How Web3 Technologies Can Help Improve the Scientific Record

This is the fourth of four blog posts on the current state of science and the promise of web3 technologies to improve it.

Part 1, A Credibility Crisis in Science, discusses how the incentives of scientists in the current system contribute to the widespread replication crisis in science.

Part 2, The Business Model of Scientific Journals, explains the problems arising from the current business model of scientific publishers.

Part 3, Curating Scientific Manuscripts for Truth, asks the normative question of what scientific journals or DeSci environments should focus on in the evaluation of research papers to advance science.

Here, in Part 4, we discuss how web3 technologies can offer a path to substantial improvements in science.

Science is the foundation of knowledge and progress (1). As an essential public good, science needs to be reliable, transparent, and openly accessible. The first three parts of this blog series discussed how the current state of science needs to be improved upon on all of these dimensions. Web3 technologies offer exciting possibilities to change the status quo and a new decentralized science (DeSci) movement is beginning to harness these new technologies to improve science (2,3).

Technological innovations have historically enabled vast improvements in our ability to produce, verify, preserve, and disseminate knowledge. Examples range from the invention of the printing press in the 15th century, which first made disseminating knowledge at scale possible, to the invention of the internet in the 20th century, which dramatically reduced transaction costs on sharing information.

The latest wave of innovation along these lines concerns human coordination and value redistribution at scale using web3 technologies, which aim to enable a decentralized version of the Internet. Web3 is based on peer-to-peer networks of a growing list of self-certifying, massively multi-client databases called blockchains.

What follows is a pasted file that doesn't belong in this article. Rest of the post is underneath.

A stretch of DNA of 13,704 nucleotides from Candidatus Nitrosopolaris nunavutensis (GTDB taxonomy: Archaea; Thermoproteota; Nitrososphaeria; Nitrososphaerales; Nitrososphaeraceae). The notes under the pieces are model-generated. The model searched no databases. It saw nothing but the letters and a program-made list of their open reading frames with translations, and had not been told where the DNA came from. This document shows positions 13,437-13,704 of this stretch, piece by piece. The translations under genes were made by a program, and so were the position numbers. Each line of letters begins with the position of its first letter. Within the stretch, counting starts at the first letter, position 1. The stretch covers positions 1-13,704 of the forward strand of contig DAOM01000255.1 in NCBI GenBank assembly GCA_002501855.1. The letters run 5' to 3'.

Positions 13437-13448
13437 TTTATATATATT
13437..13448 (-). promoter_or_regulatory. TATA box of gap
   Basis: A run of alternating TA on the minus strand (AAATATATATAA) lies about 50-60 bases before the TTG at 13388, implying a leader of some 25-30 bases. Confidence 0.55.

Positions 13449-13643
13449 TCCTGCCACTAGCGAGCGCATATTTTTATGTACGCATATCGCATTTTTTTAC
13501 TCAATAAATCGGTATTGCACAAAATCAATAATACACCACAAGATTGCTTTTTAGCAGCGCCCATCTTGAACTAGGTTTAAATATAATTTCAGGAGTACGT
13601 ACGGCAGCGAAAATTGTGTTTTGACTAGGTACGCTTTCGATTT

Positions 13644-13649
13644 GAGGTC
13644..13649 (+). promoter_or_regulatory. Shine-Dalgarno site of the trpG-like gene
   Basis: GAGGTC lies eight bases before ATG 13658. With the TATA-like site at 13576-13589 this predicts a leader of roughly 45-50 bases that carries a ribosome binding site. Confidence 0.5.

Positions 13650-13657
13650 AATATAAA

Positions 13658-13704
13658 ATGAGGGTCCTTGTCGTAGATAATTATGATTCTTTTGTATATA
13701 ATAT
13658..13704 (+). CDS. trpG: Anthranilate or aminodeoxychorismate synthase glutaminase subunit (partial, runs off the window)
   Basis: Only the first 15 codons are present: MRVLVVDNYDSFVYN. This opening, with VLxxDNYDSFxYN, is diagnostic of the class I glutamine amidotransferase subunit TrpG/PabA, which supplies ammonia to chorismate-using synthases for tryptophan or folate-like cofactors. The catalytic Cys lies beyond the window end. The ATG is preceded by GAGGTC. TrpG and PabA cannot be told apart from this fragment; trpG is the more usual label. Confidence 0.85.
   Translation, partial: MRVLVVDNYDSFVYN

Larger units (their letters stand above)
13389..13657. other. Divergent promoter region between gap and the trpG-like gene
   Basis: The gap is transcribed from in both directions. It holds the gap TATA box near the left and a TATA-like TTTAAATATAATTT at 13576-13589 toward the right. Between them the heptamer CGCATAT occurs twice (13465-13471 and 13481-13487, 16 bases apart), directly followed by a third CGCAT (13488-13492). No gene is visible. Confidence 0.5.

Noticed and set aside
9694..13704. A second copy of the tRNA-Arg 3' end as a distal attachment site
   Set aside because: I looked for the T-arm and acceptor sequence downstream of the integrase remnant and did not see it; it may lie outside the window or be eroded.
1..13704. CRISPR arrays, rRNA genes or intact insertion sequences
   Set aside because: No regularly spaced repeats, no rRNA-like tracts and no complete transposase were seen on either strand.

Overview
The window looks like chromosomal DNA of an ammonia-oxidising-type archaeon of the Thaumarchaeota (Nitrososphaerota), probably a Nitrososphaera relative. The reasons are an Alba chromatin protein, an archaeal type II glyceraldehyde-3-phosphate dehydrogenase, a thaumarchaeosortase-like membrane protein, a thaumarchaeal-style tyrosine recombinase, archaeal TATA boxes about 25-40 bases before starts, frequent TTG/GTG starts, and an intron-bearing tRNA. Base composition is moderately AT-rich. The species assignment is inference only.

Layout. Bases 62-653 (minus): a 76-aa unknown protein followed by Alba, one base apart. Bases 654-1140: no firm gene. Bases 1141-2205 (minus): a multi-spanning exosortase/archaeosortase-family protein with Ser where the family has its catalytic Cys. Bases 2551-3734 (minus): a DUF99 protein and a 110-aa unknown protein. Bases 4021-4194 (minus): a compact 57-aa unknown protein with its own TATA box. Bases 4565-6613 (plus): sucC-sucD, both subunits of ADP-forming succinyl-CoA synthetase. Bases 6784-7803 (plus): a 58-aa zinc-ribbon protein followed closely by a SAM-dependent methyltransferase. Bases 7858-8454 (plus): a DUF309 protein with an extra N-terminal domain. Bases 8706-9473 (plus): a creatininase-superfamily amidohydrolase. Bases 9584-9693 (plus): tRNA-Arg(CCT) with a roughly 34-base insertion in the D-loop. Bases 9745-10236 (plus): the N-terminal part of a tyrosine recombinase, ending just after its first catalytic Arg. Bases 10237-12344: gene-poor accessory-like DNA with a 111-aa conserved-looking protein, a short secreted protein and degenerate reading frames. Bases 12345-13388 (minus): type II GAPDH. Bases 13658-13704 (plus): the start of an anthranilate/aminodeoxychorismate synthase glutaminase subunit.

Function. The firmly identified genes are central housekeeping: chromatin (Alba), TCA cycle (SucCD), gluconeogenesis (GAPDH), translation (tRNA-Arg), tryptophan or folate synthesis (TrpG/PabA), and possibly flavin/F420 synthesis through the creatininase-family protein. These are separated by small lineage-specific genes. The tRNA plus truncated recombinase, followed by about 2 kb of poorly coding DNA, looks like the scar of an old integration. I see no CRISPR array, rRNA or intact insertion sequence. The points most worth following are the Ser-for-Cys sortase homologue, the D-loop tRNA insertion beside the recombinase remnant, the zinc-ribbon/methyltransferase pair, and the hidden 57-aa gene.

Just as the early web of the 1990s, Web3 is now in its experimental phase. Skeptics rightfully point out that the space is currently rife with scams and excessive marketing hype. However, there have also been significant technological breakthroughs which could be used to create a better, more open, more verifiable and secure scientific record.

There are at least six ways we have identified in which web3 breakthroughs can benefit science and scientists by enabling:

  1. New ways to cooperate
  2. More transparent, changeable incentive structures
  3. Decentralized data and meta-data storage
  4. Verified research objects
  5. New forms of identity management
  6. New ways of funding research

Below, we consider each in detail

New ways to cooperate

The core promise of web3 is the widespread redistribution of value to users from the efficiency gains stemming from the trustless, censorship-resistant execution of code orchestrated through a peer-to-peer network secured by the incentive alignment of stakeholders. Built on top of these networks are decentralized autonomous organizations (DAOs), i.e. communities of contributors and active users that cooperate through co-ownership and co-governance of these networks.

More transparent, changeable incentive structures

The programmability, composability and trustless execution of smart contracts has created a rich experimental space for mechanism design. Transparent incentive systems can be programmatically orchestrated by a system that does not depend on trust placed on an intermediary. All events are recorded on an open, immutable ledger. These self-certifying, massively multi-client databases can be used to improve accessibility, transparency, and the trustworthiness of science substantially.

Decentralized data and metadata storage

The web3-native interoperable data models such as IPLD, in conjunction with storage incentive layers (e.g. Filecoin) enable making science permanently available to everyone. Persistent identifiers (PID) on web3 are replaced with Content identifiers (CID). Unlike PIDs, CIDs are cryptographically secured to provide a tamper-proof mapping to their underlying content.

Unlike DOIs (the publishing industry’s PID and primary key) which are expensive to maintain and depend on centralized authorities controlled by the publishing industry, cost money, and need to be constantly crawled for repair, web3 CIDs can be issued at will, are not subject to link rot, and are immune to content drift. The transition from web2 PIDs to web3 CIDs would be a paradigm shift in our ability to produce richly interconnected, immutable knowledge graphs (CID-graphs) and automatically generate rich scientific metadata from these relationships. Such as web3 knowledge graphs would reveal new information about connections within the research world (4).

Verified Research Objects